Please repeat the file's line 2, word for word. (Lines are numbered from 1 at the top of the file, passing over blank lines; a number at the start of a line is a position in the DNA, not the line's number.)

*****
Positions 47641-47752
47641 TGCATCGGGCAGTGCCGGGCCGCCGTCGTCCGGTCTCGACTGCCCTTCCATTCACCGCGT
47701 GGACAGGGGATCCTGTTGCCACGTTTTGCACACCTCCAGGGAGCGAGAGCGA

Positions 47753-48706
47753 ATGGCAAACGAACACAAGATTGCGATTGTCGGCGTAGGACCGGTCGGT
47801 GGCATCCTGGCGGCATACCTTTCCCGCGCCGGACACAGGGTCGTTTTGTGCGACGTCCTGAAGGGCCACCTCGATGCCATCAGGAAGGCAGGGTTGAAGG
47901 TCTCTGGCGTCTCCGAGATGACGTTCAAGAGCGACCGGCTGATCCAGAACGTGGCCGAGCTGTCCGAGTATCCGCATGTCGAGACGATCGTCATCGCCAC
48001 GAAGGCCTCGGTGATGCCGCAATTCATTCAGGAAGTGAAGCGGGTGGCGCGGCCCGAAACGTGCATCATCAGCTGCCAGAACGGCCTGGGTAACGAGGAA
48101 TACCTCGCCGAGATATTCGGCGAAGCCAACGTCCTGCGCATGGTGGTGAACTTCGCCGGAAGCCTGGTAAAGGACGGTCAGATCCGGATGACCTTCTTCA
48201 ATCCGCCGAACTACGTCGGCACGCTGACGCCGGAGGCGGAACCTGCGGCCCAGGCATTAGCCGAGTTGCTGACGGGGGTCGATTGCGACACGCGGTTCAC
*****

47641 TGCATCGGGCAGTGCCGGGCCGCCGTCGTCCGGTCTCGACTGCCCTTCCATTCACCGCGT